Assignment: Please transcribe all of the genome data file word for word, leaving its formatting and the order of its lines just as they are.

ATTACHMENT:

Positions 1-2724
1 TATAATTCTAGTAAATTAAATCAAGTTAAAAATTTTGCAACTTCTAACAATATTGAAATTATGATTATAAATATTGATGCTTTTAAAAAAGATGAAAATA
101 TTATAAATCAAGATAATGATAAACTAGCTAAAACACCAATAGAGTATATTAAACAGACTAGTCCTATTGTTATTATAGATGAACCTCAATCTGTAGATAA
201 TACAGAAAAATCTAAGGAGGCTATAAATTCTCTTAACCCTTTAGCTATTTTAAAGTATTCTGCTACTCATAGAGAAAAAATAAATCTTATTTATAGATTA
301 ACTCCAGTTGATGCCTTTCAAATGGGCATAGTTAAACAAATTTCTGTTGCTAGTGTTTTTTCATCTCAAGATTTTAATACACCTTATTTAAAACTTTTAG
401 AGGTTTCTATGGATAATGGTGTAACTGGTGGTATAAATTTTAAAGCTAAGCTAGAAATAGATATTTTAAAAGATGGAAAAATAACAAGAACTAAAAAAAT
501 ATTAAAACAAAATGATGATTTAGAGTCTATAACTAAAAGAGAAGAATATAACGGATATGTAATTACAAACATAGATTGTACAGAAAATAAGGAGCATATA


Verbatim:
Positions 1-2724
1 TATAATTCTAGTAAATTAAATCAAGTTAAAAATTTTGCAACTTCTAACAATATTGAAATTATGATTATAAATATTGATGCTTTTAAAAAAGATGAAAATA
101 TTATAAATCAAGATAATGATAAACTAGCTAAAACACCAATAGAGTATATTAAACAGACTAGTCCTATTGTTATTATAGATGAACCTCAATCTGTAGATAA
201 TACAGAAAAATCTAAGGAGGCTATAAATTCTCTTAACCCTTTAGCTATTTTAAAGTATTCTGCTACTCATAGAGAAAAAATAAATCTTATTTATAGATTA
301 ACTCCAGTTGATGCCTTTCAAATGGGCATAGTTAAACAAATTTCTGTTGCTAGTGTTTTTTCATCTCAAGATTTTAATACACCTTATTTAAAACTTTTAG
401 AGGTTTCTATGGATAATGGTGTAACTGGTGGTATAAATTTTAAAGCTAAGCTAGAAATAGATATTTTAAAAGATGGAAAAATAACAAGAACTAAAAAAAT
501 ATTAAAACAAAATGATGATTTAGAGTCTATAACTAAAAGAGAAGAATATAACGGATATGTAATTACAAACATAGATTGTACAGAAAATAAGGAGCATATA